A Method for in Vivo Visualization of Mutated Mouse Cells
BACKGROUND: One method of studying tumors in mice is by using the CRE recombination system to delete or overexpress cancer-control genes in particular tissues at particular times. However, a hurdle in studying tumorogenesis is the difficulty in monitoring the progress of tumors in vivo. Current techniques require sacrifice of the animal followed by in situ work. These methods require the use of large numbers of animals and preclude the possibility of following the progress of a particular tumor over time.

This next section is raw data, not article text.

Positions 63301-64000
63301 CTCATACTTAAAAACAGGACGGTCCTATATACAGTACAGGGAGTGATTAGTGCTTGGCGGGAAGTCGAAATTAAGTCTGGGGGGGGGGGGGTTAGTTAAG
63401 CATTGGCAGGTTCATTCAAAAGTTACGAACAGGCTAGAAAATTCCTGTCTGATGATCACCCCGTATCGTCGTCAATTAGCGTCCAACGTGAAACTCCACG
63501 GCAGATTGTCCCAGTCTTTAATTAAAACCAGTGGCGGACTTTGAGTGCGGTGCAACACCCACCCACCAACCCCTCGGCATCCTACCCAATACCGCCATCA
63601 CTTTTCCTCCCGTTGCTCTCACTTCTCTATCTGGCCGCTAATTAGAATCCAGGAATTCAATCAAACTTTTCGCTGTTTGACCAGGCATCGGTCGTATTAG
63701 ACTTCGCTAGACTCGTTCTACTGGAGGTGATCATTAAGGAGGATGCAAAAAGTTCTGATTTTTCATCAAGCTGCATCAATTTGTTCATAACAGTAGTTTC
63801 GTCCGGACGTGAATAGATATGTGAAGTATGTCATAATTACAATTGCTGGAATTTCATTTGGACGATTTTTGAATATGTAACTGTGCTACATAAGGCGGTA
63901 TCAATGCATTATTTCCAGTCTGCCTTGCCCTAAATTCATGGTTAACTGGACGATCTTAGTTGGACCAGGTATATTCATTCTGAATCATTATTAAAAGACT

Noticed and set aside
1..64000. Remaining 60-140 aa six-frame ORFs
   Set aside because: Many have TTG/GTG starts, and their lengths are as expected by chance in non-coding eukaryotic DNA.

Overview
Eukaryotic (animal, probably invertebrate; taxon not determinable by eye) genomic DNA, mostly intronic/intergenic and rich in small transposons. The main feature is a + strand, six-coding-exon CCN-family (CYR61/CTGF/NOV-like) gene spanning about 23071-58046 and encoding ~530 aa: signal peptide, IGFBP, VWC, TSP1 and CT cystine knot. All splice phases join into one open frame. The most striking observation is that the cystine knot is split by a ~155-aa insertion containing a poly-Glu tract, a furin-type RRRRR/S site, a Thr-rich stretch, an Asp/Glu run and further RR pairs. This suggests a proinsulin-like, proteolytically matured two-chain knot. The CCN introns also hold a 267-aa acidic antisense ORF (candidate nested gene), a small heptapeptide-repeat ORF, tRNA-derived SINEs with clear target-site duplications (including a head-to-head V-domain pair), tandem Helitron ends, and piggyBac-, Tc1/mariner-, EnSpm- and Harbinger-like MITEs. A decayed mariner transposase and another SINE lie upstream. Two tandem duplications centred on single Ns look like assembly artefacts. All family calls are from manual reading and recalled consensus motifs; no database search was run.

DESCRIPTION: UC scientists have developed a sensitive, non-invasive technique for in vivo visualization of cells mutated by the CRE recombination system. Using positron emission topography (PET), they are able to follow the development of the potentially tumorous cells over time.
ADVANTAGES: Since no sacrifice is required to visualize the affected cells, fewer mice can be used to obtain statistically valid data. Tumor cells can be detected at the very earliest stages, and the effects of therapy, environment, and type and severity of mutation can all be assessed in vivo.
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